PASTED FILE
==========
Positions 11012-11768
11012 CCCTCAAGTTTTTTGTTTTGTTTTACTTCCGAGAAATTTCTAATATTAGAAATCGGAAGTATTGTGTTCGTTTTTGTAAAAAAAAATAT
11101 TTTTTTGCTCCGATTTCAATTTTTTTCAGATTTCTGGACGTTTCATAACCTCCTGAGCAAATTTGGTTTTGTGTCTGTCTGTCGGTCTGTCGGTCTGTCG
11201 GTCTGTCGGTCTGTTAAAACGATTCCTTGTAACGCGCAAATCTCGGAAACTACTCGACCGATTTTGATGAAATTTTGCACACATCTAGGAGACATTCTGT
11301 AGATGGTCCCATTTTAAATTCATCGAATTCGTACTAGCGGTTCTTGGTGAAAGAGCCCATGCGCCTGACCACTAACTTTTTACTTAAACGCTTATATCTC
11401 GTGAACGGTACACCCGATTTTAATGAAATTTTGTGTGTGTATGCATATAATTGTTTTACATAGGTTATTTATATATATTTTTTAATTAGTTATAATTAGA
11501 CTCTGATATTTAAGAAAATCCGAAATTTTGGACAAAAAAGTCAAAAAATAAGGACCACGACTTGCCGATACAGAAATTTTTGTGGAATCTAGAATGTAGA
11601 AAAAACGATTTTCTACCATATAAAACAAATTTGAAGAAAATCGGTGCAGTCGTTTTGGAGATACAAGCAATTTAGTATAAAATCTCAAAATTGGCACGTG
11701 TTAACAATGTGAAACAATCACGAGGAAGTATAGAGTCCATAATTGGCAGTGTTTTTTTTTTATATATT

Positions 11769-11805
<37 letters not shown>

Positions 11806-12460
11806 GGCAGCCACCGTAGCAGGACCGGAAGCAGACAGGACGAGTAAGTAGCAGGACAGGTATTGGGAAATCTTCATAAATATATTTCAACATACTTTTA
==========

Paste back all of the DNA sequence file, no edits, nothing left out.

Positions 11012-11768
11012 CCCTCAAGTTTTTTGTTTTGTTTTACTTCCGAGAAATTTCTAATATTAGAAATCGGAAGTATTGTGTTCGTTTTTGTAAAAAAAAATAT
11101 TTTTTTGCTCCGATTTCAATTTTTTTCAGATTTCTGGACGTTTCATAACCTCCTGAGCAAATTTGGTTTTGTGTCTGTCTGTCGGTCTGTCGGTCTGTCG
11201 GTCTGTCGGTCTGTTAAAACGATTCCTTGTAACGCGCAAATCTCGGAAACTACTCGACCGATTTTGATGAAATTTTGCACACATCTAGGAGACATTCTGT
11301 AGATGGTCCCATTTTAAATTCATCGAATTCGTACTAGCGGTTCTTGGTGAAAGAGCCCATGCGCCTGACCACTAACTTTTTACTTAAACGCTTATATCTC
11401 GTGAACGGTACACCCGATTTTAATGAAATTTTGTGTGTGTATGCATATAATTGTTTTACATAGGTTATTTATATATATTTTTTAATTAGTTATAATTAGA
11501 CTCTGATATTTAAGAAAATCCGAAATTTTGGACAAAAAAGTCAAAAAATAAGGACCACGACTTGCCGATACAGAAATTTTTGTGGAATCTAGAATGTAGA
11601 AAAAACGATTTTCTACCATATAAAACAAATTTGAAGAAAATCGGTGCAGTCGTTTTGGAGATACAAGCAATTTAGTATAAAATCTCAAAATTGGCACGTG
11701 TTAACAATGTGAAACAATCACGAGGAAGTATAGAGTCCATAATTGGCAGTGTTTTTTTTTTATATATT

Positions 11769-11805
<37 letters not shown>

Positions 11806-12460
11806 GGCAGCCACCGTAGCAGGACCGGAAGCAGACAGGACGAGTAAGTAGCAGGACAGGTATTGGGAAATCTTCATAAATATATTTCAACATACTTTTA